Marcus Wright was supposed to be much more front and center. Marcus likely would have gone through a similar arc, waking up unaware of the missile strikes and wandering about the post-apocalyptic landscape, meeting Kyle Reese, etc. But the hybrids were originally supposed to be a much larger and different part of the story. Serena Kogan, a woman we briefly met at the beginning of the film, had Marcus sign his body over to Cyberdyne Systems’ genetics division. She was going to appear later in the story as another hybrid, after Marcus breaks into Skynet to help rescue Kyle and discovers a utopia, with hybrids living in a resort, driving around in golf carts, T-600s manicuring lawns, and everyone generally living in bliss.
Skynet, you see, wants to preserve and protect humanity, and only by hybridizing humans and machines (and apparently nuking half the planet?) can it protect us from inevitably destroying ourselves. Or something.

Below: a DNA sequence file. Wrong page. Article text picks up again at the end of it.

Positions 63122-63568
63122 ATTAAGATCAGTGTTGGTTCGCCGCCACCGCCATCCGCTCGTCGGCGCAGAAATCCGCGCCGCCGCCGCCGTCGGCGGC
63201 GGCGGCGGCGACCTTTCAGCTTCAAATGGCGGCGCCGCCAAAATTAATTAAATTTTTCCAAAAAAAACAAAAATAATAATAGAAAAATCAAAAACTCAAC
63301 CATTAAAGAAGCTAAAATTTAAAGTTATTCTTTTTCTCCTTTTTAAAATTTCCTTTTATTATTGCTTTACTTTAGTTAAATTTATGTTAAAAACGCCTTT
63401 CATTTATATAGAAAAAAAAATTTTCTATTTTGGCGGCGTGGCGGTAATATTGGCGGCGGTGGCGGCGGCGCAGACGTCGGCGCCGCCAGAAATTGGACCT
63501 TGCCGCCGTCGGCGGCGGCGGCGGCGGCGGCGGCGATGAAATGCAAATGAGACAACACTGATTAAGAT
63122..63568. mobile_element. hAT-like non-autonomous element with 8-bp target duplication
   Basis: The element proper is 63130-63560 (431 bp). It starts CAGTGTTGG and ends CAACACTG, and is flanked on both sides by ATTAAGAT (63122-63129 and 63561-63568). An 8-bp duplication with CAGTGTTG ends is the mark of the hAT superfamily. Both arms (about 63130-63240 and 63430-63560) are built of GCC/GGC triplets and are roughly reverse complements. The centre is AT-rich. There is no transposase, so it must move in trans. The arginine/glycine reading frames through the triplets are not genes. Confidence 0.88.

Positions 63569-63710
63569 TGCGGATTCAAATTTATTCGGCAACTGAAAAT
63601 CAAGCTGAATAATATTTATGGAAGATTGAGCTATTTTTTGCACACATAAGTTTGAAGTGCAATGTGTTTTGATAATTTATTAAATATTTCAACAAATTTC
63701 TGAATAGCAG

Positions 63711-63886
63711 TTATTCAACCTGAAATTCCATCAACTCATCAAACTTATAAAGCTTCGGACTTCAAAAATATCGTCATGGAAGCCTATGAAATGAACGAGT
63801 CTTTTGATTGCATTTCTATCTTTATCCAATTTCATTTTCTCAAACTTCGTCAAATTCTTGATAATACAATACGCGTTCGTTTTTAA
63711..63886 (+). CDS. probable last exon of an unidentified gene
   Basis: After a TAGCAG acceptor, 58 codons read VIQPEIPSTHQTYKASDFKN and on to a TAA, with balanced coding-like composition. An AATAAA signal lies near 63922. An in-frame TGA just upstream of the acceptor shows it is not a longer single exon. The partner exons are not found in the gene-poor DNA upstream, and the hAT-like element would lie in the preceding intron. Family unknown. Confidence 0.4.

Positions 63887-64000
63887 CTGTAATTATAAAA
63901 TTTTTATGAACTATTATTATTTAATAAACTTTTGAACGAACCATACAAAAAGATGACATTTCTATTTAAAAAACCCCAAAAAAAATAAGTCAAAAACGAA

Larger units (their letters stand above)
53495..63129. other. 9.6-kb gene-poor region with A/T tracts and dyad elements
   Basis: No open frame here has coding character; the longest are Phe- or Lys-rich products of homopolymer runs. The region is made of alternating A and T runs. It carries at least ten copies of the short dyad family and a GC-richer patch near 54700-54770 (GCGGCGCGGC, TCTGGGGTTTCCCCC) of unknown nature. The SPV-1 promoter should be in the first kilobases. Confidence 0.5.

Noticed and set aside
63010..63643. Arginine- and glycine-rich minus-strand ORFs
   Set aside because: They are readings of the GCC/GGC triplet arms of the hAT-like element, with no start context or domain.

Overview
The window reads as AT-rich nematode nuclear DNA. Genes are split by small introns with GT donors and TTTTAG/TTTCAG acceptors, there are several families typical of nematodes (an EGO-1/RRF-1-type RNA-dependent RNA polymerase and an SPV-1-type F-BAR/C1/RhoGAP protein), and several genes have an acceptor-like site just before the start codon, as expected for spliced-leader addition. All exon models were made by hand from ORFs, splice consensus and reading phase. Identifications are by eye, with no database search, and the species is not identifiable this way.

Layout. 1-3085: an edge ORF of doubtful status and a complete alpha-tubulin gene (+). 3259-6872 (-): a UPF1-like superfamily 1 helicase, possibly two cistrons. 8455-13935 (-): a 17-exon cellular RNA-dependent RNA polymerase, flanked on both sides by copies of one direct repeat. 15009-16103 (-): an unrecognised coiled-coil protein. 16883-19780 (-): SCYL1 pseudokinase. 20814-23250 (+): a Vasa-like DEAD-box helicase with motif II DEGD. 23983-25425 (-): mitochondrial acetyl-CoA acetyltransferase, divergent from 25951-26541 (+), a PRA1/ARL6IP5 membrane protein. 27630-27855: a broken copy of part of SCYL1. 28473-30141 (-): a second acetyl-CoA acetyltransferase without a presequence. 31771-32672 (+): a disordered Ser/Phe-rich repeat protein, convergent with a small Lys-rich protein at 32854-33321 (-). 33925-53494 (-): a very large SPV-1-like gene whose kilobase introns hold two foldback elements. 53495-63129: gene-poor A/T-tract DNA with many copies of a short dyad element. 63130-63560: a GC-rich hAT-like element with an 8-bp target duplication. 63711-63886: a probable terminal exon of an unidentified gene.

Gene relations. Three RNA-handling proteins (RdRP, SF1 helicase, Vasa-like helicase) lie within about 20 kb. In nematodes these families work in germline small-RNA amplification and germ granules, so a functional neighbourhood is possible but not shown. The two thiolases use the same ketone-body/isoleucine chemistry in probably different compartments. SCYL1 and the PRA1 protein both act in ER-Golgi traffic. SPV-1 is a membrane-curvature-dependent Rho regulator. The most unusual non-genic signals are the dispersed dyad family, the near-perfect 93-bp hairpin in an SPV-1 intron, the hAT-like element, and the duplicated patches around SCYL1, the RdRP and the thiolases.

One can still see some elements of this in the final version of the film. When Kyle is in the lower levels of Skynet, being herded like cattle, the camera pans upward and we see several human-looking entities standing at the top of the facility, looking down on all of the people below. These were to be more hybrids, supervising the processing of the people being collected from the wasteland.
Instead of Serena Kogan becoming the face of Skynet to deliver exposition to Marcus about his finalized role as a stealth infiltrator designed to draw Connor in to Skynet so a hidden T-800 prototype could toss him about before killing him, she was supposed to deliver these lines in person, explaining Skynet’s true intention, which was to be the salvation of the human race. See, that’s where they get the title, right? Get it?
Not A Robot, A Cyborg